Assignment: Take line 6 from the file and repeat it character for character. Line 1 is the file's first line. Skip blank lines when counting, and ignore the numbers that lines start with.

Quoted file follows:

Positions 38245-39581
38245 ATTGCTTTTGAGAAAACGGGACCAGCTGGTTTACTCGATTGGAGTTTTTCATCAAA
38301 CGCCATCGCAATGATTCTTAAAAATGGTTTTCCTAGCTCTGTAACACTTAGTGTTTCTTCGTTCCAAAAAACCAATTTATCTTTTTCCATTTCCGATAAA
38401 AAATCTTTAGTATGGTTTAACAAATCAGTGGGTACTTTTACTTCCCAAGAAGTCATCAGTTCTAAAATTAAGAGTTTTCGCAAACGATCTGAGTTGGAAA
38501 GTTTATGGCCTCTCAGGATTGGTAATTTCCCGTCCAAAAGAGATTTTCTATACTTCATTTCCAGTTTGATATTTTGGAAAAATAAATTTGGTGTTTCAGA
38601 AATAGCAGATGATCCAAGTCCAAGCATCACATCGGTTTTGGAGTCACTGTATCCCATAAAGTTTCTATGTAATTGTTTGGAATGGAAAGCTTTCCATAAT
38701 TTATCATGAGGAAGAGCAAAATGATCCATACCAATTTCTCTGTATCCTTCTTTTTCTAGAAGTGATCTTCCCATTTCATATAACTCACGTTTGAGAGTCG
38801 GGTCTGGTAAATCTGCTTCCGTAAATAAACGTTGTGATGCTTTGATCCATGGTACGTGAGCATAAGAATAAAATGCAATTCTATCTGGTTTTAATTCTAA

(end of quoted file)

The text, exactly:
38601 AATAGCAGATGATCCAAGTCCAAGCATCACATCGGTTTTGGAGTCACTGTATCCCATAAAGTTTCTATGTAATTGTTTGGAATGGAAAGCTTTCCATAAT